J Neurophysiol 2014 Nov 13;112(10):2413-22. Epub 2014 Aug 13.
Department of Psychology, University of Southern California, Los Angeles, California; Neuroscience Graduate Program, University of Southern California, Los Angeles, California;
Crowding, the inability to recognize an individual object in clutter (Bouma H. Nature 226: 177-178, 1970), is considered a major impediment to object recognition in peripheral vision. Despite its significance, the cortical loci of crowding are not well understood. In particular, the role of the primary visual cortex (V1) remains unclear. Here we utilize a diagnostic feature of crowding to identify the earliest cortical locus of crowding. Controlling for other factors, radially arranged flankers induce more crowding than tangentially arranged ones (Toet A, Levi DM. Vision Res 32: 1349-1357, 1992). We used functional magnetic resonance imaging (fMRI) to measure the change in mean blood oxygenation level-dependent (BOLD) response due to the addition of a middle letter between a pair of radially or tangentially arranged flankers. Consistent with the previous finding that crowding is associated with a reduced BOLD response [Millin R, Arman AC, Chung ST, Tjan BS. Cereb Cortex (July 5, 2013). doi:10.1093/cercor/bht159], we found that the BOLD signal evoked by the middle letter depended on the arrangement of the flankers: less BOLD response was associated with adding the middle letter between radially arranged flankers compared with adding it between tangentially arranged flankers. This anisotropy in BOLD response was present as early as V1 and remained significant in downstream areas. The effect was observed while subjects' attention was diverted away from the testing stimuli. Contrast detection threshold for the middle letter was unaffected by flanker arrangement, ruling out surround suppression of contrast response as a major factor in the observed BOLD anisotropy. Our findings support the view that V1 contributes to crowding.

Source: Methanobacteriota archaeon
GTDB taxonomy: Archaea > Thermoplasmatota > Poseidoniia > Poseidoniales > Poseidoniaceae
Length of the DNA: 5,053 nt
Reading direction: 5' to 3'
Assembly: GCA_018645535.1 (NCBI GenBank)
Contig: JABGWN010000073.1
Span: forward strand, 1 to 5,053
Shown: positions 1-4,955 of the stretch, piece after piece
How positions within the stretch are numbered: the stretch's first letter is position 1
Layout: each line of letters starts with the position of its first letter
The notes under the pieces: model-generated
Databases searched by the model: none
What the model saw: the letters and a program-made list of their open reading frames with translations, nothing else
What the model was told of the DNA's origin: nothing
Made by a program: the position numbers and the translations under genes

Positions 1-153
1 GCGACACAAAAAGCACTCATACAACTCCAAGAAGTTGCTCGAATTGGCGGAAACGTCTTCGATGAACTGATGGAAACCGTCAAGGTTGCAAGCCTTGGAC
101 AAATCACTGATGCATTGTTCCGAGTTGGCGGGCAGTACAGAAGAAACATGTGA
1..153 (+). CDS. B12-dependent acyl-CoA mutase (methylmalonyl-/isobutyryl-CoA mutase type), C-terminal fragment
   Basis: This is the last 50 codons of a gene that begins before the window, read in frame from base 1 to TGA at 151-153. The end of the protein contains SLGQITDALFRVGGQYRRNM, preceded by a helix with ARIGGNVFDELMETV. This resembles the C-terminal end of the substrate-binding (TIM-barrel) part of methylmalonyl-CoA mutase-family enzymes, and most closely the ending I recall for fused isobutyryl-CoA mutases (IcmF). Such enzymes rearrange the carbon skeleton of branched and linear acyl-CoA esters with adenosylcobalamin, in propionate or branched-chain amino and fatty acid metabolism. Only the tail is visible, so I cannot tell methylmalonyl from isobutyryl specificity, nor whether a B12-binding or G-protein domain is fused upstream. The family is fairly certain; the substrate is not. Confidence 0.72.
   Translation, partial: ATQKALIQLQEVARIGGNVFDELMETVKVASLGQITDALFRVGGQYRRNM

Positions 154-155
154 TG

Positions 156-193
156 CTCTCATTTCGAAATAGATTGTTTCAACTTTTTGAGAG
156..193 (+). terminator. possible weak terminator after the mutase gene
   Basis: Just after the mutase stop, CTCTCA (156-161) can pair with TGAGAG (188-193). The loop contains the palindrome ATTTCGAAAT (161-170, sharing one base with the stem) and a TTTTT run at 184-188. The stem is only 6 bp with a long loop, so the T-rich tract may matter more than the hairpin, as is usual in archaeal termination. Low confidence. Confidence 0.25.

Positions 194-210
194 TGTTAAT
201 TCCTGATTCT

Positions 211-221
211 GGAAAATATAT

Dynamics of Ionic Shifts in Cortical Spreading Depression